As sports betting has become mainstream, it’s common now for coaches and athletes to talk about point spreads and odds.
But Florida Atlantic’s Lane Kiffin might be the first coach to joke about intentionally affecting the outcome of the point spread.
The Owls closed as a 6½-point favorite Friday in their 30-25 win over Marshall. In what was arguably the weekend’s worst bad beat, Florida Atlantic led 30-23 with 14 seconds left when Kiffin had his punter run out of the end zone for an intentional safety rather than risk having the punt blocked.
After the game, Kiffin wrote on his Twitter account, “Didn’t want to cover because of too much rat poison #keptuwatching #5-0 #cometothefau #playersgetweekendoff.”
— Lane Kiffin (@Lane_Kiffin) November 4, 2017
The mention of rat poison was a reference to Alabama coach Nick Saban’s past remarks about media praise being like “rat poison” to his players’ focus.
Of course, he’s joking
Not surprisingly, Kiffin told ESPN on Saturday that the tweet was made in jest.
“I did not know the safety changed the result of the spread until last night after I got home,” Kiffin said. “Someone sent me the funny tweet that I was supposedly trolling everyone by taking a safety to not cover, and as a joke, I retweeted it adding the rat poison line and put a shoutout to our players for earning a well-deserved weekend off. If that’s a story, it must be a slow news day.”
Boyd Gaming sports book director Bob Scucci said it was probably the first time he’d heard a coach talk about the outcome of the game in regard to the point spread. But he knew Kiffin was joking.
“He’s not going to punt the ball deep in his own territory up seven points,” he said. “The play made perfect sense. That’s why he was able to joke about it.”
Biff Tannen Jr.?
An unidentified bettor dubbed “the double-up guy” by Wynn Las Vegas sports book director Johnny Avello went undefeated at Las Vegas sports books on his World Series wagers, which were capped by a total of more than $3 million on the Dodgers in Game 6, industry sources estimated.
The bettor, who sources said started his hot streak with a string of UFC winners and rolled the tickets over into the World Series, didn’t bet Game 7. He beat Las Vegas sports books for more than $10 million on the World Series overall, according to estimates by ESPN.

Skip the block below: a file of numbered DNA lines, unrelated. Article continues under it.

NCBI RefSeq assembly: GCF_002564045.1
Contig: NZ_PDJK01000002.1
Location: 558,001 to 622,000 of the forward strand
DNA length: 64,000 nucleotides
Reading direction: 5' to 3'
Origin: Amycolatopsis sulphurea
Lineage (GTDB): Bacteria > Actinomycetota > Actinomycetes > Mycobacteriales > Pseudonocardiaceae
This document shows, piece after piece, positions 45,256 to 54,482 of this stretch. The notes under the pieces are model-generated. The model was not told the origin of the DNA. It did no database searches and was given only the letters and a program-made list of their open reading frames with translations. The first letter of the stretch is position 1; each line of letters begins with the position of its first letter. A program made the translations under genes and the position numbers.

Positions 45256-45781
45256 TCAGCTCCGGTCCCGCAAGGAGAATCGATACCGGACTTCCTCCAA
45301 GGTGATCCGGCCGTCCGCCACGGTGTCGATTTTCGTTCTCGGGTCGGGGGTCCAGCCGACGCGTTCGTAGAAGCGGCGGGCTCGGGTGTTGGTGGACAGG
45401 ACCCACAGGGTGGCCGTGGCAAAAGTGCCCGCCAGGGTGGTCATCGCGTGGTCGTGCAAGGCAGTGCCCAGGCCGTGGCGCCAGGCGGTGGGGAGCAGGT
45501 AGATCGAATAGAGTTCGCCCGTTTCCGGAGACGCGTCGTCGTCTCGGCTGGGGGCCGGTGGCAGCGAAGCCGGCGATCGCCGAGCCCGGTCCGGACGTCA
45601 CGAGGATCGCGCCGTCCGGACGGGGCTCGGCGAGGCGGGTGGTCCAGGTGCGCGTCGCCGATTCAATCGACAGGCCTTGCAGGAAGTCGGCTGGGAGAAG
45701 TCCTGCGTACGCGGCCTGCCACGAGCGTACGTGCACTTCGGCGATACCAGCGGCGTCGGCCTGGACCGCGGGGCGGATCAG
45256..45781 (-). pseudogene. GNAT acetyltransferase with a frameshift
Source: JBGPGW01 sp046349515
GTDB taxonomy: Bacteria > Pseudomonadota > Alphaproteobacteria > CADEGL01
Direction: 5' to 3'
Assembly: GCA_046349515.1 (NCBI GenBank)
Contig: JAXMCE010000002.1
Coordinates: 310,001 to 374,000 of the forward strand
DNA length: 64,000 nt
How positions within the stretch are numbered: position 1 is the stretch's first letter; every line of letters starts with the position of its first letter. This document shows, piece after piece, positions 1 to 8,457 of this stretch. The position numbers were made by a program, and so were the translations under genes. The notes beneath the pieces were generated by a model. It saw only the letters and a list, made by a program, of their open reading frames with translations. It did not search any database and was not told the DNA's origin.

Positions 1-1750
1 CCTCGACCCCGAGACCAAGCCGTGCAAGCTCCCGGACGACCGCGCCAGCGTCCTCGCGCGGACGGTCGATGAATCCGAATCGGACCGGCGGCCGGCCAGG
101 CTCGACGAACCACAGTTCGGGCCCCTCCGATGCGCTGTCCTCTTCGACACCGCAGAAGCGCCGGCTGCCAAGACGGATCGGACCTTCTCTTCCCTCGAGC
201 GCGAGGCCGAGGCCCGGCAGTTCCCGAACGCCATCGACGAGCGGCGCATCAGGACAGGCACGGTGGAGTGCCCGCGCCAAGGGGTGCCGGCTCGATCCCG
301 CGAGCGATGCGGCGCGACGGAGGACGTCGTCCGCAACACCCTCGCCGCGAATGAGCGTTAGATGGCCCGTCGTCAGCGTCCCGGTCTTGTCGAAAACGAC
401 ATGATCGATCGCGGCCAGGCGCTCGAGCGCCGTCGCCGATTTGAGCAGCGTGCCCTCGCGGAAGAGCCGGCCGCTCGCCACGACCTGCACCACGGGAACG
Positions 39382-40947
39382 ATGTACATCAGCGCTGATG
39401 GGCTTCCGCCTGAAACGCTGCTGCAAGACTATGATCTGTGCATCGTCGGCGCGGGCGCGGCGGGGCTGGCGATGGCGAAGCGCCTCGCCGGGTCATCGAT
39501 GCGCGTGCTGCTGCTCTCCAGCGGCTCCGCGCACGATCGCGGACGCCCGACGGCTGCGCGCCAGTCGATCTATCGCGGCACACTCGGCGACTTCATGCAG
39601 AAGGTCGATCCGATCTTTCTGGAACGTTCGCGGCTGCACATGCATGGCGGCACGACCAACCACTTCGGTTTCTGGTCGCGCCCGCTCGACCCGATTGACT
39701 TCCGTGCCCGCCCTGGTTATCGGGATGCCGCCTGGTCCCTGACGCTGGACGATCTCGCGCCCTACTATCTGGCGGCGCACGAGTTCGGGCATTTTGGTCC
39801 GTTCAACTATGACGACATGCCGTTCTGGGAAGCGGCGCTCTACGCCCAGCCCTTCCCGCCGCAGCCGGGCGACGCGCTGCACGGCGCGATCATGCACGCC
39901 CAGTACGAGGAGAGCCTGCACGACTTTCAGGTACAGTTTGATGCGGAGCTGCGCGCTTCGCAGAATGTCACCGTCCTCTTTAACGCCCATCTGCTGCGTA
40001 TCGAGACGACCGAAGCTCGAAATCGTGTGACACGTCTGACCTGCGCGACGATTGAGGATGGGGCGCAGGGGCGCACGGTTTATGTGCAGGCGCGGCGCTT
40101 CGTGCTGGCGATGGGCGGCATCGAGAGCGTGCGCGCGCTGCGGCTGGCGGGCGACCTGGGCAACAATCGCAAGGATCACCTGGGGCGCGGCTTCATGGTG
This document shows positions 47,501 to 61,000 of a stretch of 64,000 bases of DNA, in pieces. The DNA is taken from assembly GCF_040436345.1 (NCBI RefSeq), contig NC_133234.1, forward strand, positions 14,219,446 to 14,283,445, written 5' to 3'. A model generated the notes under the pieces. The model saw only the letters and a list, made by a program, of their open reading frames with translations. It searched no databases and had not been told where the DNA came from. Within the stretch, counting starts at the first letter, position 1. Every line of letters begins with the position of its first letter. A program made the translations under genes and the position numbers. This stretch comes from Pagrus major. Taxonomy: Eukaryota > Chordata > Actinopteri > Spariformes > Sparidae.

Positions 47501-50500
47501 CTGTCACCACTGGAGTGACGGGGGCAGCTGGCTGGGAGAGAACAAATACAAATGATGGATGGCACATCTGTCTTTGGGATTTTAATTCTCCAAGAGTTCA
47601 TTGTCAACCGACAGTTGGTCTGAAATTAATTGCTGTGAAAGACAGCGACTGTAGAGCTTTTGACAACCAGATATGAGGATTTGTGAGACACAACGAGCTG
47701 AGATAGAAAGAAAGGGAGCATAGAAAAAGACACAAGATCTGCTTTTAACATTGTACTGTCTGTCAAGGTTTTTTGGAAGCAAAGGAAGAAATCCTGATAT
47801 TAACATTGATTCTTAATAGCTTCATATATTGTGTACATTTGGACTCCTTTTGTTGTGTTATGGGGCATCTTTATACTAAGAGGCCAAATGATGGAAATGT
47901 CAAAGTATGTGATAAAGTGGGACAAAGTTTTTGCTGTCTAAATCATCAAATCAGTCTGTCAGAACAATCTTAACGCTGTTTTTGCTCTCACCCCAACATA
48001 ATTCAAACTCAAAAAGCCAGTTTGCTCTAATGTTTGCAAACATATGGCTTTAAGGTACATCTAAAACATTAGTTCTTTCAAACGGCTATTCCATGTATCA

“He won a lot of money. He started with a couple hundred thousand (at the Wynn) and he just kept doubling up,” Avello said. “Doubling up like that, that’s rare. Guys usually don’t start with that big a number. They usually start with a smaller number and keep doubling up.”
Avello said the bettor wagered on Games 2, 3, 5 and 6 at the Wynn.
“He won them all,” he said. “He’s the Doublemint guy. Double your pleasure. He didn’t double mine.”
A source said the bettor laid some bad numbers along the way.
“Normally, if professional guys lay minus-120 and we go to 125, they’re done betting because they feel they’re getting a worse number,” the source said. “But this guy didn’t care what the number was. We’d change the line after every bet and he’d bet it again.”
The source joked that the rumor was the bettor had Biff Tannen’s sports almanac from the “Back to the Future” movies.
Cantlay cashes in
Patrick Cantlay cashed tickets as the 20-1 second choice to win the Shriners Hospitals for Children Open on Sunday at TPC Summerlin. Cantlay, who was 15-1 after the second round and 10-1 entering the final round, beat Alex Cejka and Whee Kim in a playoff for his first PGA Tour victory at an event that always generates a relatively large betting handle.
“We wrote about three times what we do on other non-majors at this time of the year,” Westgate sports book manager Jeff Sherman said. “We did pretty well with (Cantlay).
“He’s going to have a big year.”
Biggest line moves
The Wynn Las Vegas sports book posts the opening college football lines at 3 p.m. each Sunday. Here are the biggest line moves in the first 24 hours (home team in CAPS):
Favorite; Open; Current; Underdog
UNR; 16.5; 20.5; San Jose State
ARIZONA; 20.5; 23; Oregon State
N. ILLINOIS; 29; 31.5; Ball State
N. TEXAS; 21; 23.5; Utep